The Fourth Circuit Court of Appeals recently held that a purchaser of a brownfield could be held liable for the costs of remediating hazardous substances on it, notwithstanding its bona fide prospective purchaser (“BFPP”) defense. In PCS Nitrogen Inc. v. Ashley II of Charleston LLC, 2013 WL 1340018 (4th Cir. April 4, 2013), the Court noted that the current owner or operator of a contaminated facility must establish eight factors to qualify for a BFPP exemption from liability, i.e., (1) all disposal of hazardous substances occurred prior to acquisition; (2) the purchaser conducted “all appropriate inquiry” into the previous ownership and uses of the property; (3) the purchaser provides all legally required notices; (4) the purchaser exercises appropriate care by taking reasonable steps regarding releases of hazardous substances; (5) the purchaser provides cooperation, assistance, and access to the property; (6) the purchaser complies with land use restrictions and institutional controls; (7) the purchaser complies with information requests and administrative subpoenas; and (8) the purchaser is not directly liable for response costs or affiliated with a person who is.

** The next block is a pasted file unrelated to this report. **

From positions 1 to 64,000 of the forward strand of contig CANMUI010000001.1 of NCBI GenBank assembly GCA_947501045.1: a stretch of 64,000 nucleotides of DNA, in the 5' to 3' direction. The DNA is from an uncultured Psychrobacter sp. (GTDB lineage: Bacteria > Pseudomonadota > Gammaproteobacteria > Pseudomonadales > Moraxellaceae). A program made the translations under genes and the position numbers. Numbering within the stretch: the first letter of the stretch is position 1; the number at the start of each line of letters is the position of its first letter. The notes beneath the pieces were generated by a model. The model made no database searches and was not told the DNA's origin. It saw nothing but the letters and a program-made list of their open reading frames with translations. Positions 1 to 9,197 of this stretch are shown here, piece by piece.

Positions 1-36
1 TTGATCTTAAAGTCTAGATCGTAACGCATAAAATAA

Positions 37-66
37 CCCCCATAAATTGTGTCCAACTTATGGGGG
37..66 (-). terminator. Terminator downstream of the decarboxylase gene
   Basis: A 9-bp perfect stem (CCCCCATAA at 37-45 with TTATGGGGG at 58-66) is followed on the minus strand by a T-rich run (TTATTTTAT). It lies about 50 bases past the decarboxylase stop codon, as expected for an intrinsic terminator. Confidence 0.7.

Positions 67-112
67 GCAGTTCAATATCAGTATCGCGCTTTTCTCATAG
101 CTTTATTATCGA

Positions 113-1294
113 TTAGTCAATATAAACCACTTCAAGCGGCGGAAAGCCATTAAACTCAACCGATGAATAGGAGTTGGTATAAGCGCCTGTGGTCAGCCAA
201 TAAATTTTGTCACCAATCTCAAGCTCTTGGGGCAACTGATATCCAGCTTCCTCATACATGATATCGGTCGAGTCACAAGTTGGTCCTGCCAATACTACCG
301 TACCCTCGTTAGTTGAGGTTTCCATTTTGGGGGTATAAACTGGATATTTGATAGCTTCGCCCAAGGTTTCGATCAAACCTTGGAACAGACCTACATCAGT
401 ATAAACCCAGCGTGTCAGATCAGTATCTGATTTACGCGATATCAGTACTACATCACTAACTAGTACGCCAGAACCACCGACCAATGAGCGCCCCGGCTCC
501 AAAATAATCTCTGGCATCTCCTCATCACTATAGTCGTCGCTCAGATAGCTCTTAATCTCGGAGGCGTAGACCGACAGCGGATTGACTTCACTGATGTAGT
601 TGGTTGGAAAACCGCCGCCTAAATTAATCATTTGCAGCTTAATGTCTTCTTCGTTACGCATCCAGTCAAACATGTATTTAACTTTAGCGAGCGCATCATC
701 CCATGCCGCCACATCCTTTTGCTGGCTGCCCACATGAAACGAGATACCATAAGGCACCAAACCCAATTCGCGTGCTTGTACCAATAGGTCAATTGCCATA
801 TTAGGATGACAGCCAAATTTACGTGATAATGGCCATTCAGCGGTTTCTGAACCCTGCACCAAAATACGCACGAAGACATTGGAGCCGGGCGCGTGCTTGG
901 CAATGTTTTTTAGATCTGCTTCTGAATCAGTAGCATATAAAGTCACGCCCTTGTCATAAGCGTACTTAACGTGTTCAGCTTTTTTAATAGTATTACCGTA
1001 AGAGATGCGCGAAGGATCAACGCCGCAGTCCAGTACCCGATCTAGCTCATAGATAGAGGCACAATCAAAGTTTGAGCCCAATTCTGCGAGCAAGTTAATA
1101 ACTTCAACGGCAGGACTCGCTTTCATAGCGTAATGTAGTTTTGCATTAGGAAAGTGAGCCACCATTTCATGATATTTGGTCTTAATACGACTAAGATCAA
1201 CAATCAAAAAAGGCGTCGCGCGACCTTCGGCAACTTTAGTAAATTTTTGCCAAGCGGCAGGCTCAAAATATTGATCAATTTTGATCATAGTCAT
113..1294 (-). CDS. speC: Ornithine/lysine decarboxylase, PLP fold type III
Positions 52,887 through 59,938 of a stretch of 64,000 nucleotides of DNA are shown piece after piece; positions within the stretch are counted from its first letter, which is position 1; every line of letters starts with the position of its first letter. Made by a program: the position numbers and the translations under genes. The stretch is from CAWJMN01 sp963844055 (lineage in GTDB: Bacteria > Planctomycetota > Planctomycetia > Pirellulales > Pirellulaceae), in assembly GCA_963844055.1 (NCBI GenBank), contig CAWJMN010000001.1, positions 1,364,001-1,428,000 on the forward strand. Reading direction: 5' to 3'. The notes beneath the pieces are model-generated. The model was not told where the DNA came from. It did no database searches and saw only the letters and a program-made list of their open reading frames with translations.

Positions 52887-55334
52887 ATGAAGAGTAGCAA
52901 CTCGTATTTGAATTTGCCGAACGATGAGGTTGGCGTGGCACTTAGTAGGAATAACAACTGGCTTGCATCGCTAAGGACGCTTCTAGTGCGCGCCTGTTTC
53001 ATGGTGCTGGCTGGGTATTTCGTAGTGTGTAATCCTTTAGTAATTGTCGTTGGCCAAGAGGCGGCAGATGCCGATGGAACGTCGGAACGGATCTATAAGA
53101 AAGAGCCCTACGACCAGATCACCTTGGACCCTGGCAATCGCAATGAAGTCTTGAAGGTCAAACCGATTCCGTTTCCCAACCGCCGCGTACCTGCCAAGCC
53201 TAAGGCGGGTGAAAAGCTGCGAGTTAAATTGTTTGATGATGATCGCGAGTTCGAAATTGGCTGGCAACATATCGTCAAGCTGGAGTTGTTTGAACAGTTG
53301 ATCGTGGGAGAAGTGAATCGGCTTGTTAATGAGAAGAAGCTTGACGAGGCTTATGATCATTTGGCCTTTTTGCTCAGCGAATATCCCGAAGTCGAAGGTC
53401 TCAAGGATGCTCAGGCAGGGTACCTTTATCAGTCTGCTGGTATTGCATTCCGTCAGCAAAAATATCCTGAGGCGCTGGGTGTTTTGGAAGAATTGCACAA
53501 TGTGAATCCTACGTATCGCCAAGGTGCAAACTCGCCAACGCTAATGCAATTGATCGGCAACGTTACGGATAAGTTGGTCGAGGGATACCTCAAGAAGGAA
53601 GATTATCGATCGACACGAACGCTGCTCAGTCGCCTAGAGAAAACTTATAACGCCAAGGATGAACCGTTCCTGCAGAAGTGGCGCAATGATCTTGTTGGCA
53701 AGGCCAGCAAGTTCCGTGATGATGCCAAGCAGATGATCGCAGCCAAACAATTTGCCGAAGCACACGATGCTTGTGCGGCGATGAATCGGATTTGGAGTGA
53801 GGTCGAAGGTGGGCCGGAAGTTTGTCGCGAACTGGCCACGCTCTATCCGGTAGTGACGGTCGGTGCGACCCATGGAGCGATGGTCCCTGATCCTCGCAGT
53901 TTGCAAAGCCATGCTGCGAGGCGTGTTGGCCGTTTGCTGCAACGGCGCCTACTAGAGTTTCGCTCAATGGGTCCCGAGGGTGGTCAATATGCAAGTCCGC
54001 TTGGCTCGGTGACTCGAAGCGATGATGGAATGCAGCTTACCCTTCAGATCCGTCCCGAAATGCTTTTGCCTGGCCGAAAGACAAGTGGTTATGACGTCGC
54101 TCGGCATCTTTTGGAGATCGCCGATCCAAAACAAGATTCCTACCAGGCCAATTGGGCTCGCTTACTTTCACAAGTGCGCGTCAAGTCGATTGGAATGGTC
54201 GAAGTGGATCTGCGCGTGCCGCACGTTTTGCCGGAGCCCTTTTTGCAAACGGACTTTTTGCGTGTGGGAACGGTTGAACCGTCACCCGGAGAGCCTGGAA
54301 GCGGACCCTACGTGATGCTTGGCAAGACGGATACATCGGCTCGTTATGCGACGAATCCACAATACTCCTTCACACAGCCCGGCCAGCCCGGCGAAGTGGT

Focusing on the fourth factor, the Court upheld the District Court’s determination that the owner’s delay in filling contaminated sumps was a failure to exercise appropriate care. The Court specifically agreed with the Second Circuit Court of Appeals that, to qualify as a BFPP, an owner must take “all precautions with respect to the particular waste that a similarly situated reasonable and prudent person would have taken in light of all relevant facts and circumstances.” In other words, an otherwise innocent purchaser of a brownfield likely will not be immune from liability as a BFPP if it passively allows contamination to spread instead of addressing it proactively.